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New Jail Addition Will Hold 62 Inmates

jail expansionMEDFORD, Ore. — After two years, and more than $2 million, work is done on a new addition to the Jackson County Jail.

Sheriff Mike Winters and jail staff officially unveiled the new space, located in the jail’s basement. The area had previously been used as office space for the sheriff’s office. 62 more inmates will be housed at the jail, which means the entire jail can now hold a maximum of 239 inmates. Jail staff hope it will cut down on the number of criminals cited and released.

The new wing also has access to a recreation yard, medical rooms, and video arraignment. Staff said it will improve safety measure by keeping inmates limited in where they can go.

“In the old part of the jail that was designed many years ago, you had to move the inmates everywhere,” said Lt. Dan Penland. “This area is designed so we’ve minimized the movement, which increases the safety of the facility and the deputies working here.”

The $2.7 million project was paid for through county capital project funds. The jail has hired seven additional employees to staff the wings, but while those deputies are being trained, current employees are having to put in overtime to watch over those inmates.

“Right now we’re incurring some overtime because the deputies aren’t quite fully trained, so we’re staffing with a little bit of overtime,” Penland said.

Sheriff’s Lieutenant Bob Sergi, who is running against Sheriff Mike Winters in May’s election, criticized the decision to open the new jail addition now. He said the jail doesn’t have the personnel to open it without being put on mandatory overtime, and he said the sheriff’s office should have waited four months to train new employees.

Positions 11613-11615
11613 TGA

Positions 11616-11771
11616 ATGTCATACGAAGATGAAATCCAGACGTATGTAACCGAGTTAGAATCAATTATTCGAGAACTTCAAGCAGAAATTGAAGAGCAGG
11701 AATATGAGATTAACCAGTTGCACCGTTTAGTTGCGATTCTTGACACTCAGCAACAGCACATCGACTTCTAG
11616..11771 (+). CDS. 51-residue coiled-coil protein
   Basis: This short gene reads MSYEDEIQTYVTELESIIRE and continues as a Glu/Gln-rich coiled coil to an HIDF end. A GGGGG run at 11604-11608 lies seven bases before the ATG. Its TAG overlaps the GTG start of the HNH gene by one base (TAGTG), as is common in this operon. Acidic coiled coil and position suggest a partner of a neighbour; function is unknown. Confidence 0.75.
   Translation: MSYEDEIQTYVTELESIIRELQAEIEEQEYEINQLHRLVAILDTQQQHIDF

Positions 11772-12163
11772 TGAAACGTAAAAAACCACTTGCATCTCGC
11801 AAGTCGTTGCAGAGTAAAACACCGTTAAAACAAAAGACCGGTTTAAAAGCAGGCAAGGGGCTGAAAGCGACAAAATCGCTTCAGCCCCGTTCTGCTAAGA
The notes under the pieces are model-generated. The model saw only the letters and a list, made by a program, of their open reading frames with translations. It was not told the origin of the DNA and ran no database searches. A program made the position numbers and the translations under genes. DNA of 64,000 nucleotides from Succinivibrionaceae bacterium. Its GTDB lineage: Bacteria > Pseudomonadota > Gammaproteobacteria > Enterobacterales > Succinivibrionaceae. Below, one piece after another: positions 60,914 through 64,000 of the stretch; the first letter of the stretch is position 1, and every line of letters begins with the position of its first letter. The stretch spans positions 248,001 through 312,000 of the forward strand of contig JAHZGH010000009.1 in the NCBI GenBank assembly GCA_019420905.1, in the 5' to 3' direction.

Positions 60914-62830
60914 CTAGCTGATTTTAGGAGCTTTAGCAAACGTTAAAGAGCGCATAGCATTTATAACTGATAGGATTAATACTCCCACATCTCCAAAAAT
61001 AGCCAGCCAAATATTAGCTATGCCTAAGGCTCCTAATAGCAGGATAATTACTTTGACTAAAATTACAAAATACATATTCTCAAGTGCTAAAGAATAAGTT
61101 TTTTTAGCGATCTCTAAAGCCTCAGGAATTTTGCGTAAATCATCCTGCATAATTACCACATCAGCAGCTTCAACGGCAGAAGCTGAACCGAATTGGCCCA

“It’s interesting, the timing of it,” he said.

Ashland Police Deputy Chief Corey Falls, the third candidate for sheriff, did not return multiple calls for comment.

2 comments

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  1. Kendrick Fitzenberg says:

    So Mr. Sergi would rather release criminals from county jail for the next four months rather than pay a little overtime? Seems like a strange stance from one in law enforcement who one would think would rather have criminals in jail rather than out on our habitual cite and release program.

  2. Citizen A says:

    Sometimes I think there is a lower ratio of jail personnel to inmates than there is teachers to students in our schools. What is wrong with this picture?

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